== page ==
FILE PHOTO: Tennis - Australian Open - Second Round - Melbourne Park, Melbourne, Australia, January 16, 2019. Australia's Ashleigh Barty waves to spectators after winning the match against China's Wang Yafan. REUTERS/Edgar Su
March 23, 2022
By Rohith Nair
(Reuters) – Ash Barty’s decision to retire at the very top of her game, on her own terms and with absolutely no regrets stunned the world of tennis, but the overwhelming reactions were of support and admiration for the 25-year-old Australian.
While the likes of Serena Williams and Rafa Nadal continue to chase Grand Slam titles, defying age and injuries, Barty’s declaration that she has achieved everything she set out to in the sport stands in sharp contrast.
She leaves tennis as world number one and a three-times major champion with titles at Roland Garros and Wimbledon alongside her Australian Open triumph in January, just when the discussion had moved on to how many more Slams she could win.
“There was a perspective shift in me in the second phase of my career that my happiness wasn’t dependent on the results,” Barty said.
“Success for me is knowing I’ve given absolutely everything I can. I’m fulfilled, I’m happy. I know how much work it takes to bring the best out in yourself… I don’t have that in me anymore.”
Athletes rarely retire at 25 and in the case of the Williams sisters, Nadal, Roger Federer and Novak Djokovic, playing into their forties does not seem beyond the realms of possibility.
But Barty, who made no secret of her dislike for constantly being on tour, had no interest in punishing her body year after year and always prioritised her own mental and physical well-being over the incessant demands of her sport.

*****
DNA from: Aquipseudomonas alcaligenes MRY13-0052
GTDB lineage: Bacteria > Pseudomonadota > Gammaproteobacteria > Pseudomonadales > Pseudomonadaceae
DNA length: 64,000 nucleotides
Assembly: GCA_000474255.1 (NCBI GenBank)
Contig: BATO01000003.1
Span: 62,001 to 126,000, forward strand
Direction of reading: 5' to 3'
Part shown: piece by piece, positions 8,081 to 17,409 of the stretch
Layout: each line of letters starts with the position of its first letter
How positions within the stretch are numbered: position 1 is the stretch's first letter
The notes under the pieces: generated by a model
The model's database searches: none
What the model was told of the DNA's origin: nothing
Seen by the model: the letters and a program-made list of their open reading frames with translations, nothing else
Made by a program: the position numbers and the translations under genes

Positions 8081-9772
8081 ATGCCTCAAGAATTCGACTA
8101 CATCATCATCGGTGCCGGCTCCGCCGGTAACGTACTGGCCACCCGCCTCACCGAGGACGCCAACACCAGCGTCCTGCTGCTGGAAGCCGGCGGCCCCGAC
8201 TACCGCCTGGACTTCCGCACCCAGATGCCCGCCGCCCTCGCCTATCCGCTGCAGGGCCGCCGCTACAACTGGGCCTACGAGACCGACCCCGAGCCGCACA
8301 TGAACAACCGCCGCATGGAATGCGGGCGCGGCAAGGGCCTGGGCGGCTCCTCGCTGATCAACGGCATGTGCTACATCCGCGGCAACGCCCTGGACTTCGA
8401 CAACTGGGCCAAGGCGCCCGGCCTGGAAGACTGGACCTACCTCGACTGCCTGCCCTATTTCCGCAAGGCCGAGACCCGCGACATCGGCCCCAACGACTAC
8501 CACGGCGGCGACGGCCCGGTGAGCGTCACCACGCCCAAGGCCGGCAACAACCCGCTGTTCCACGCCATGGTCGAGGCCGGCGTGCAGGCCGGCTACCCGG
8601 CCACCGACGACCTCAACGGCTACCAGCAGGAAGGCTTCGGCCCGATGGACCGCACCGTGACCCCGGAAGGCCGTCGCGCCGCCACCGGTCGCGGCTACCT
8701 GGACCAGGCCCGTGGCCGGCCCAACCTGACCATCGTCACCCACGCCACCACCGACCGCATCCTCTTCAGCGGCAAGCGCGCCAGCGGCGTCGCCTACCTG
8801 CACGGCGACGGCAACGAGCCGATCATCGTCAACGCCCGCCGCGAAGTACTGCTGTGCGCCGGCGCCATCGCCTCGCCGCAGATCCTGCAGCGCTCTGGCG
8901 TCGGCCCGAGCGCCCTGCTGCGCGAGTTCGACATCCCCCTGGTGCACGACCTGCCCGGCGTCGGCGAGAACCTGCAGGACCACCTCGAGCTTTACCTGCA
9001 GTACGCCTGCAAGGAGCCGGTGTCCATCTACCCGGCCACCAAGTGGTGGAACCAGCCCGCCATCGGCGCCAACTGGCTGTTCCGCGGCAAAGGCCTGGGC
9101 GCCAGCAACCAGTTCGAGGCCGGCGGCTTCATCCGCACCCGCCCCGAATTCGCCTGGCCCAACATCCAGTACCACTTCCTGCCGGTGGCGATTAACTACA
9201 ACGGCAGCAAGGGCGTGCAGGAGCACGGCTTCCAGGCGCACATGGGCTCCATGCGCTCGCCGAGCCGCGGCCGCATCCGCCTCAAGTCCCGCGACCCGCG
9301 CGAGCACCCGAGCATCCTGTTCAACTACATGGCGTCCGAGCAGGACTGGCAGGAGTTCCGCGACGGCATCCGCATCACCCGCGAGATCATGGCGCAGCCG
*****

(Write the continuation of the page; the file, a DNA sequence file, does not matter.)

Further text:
As tennis limped back to normality amid the COVID-19 pandemic, Barty chose to stay in Australia for nearly a year, her longest hiatus from the professional tour since her indefinite break in 2014.
She returned in January 2021, winning Wimbledon the same year before becoming the first Australian to triumph at Melbourne Park since Chris O’Neil in 1978 in what would be the last match of her career.
“For someone to retire at 25, it really speaks to the way our sport empowers women,” said Danielle Collins, who lost to Barty in the Australian Open final.
“I think this sport empowers us in a way financially that is really unique to other sports… I think the sport empowers us in ways that is so unique to other fields. (Retiring at 25) is something to really celebrate and really acknowledge.”
Thirty-seven women have won more Grand Slams than Barty while three have spent more consecutive weeks as the world’s top-ranked player.
But Martina Navratilova, who appears on both lists and has won more Grand Slams — singles and doubles — than anyone who has held a racket, said Barty would go down as one of the all-time greats.
“You are leaving the tennis and sports world quite speechless and full of praise at the same time,” Navratilova said. “We will miss you, your smile and your beautiful game. Be happy champ, the Hall of Fame is waiting!”
(Reporting by Rohith Nair in Bengaluru, editing by Ed Osmond)